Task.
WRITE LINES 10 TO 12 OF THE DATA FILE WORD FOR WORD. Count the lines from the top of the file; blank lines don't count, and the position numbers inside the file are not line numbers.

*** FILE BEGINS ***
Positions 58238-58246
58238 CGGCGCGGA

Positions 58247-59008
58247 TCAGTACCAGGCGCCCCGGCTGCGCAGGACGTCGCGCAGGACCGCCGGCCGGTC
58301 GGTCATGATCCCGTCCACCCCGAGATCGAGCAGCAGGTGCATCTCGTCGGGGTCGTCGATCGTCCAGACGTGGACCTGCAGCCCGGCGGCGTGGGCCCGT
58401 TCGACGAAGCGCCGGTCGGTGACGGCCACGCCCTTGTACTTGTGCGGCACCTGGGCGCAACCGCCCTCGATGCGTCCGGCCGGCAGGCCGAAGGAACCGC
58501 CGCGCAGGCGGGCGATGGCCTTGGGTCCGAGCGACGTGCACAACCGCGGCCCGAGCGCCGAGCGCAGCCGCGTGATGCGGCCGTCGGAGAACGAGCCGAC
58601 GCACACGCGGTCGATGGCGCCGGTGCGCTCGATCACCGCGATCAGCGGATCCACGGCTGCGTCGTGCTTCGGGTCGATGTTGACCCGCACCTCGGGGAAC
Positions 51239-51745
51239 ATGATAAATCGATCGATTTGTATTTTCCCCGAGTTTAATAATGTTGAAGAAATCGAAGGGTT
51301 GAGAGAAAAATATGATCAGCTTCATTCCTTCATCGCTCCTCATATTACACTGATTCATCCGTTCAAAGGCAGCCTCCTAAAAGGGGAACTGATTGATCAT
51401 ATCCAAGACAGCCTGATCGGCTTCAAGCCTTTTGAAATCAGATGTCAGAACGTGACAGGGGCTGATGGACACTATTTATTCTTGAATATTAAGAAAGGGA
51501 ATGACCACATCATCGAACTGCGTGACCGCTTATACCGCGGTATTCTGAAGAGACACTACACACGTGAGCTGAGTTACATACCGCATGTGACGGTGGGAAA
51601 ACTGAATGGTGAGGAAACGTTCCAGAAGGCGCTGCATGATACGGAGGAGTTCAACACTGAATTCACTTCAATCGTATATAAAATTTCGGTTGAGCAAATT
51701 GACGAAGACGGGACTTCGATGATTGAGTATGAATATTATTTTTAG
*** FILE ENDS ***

51239 ATGATAAATCGATCGATTTGTATTTTCCCCGAGTTTAATAATGTTGAAGAAATCGAAGGGTT
51301 GAGAGAAAAATATGATCAGCTTCATTCCTTCATCGCTCCTCATATTACACTGATTCATCCGTTCAAAGGCAGCCTCCTAAAAGGGGAACTGATTGATCAT
51401 ATCCAAGACAGCCTGATCGGCTTCAAGCCTTTTGAAATCAGATGTCAGAACGTGACAGGGGCTGATGGACACTATTTATTCTTGAATATTAAGAAAGGGA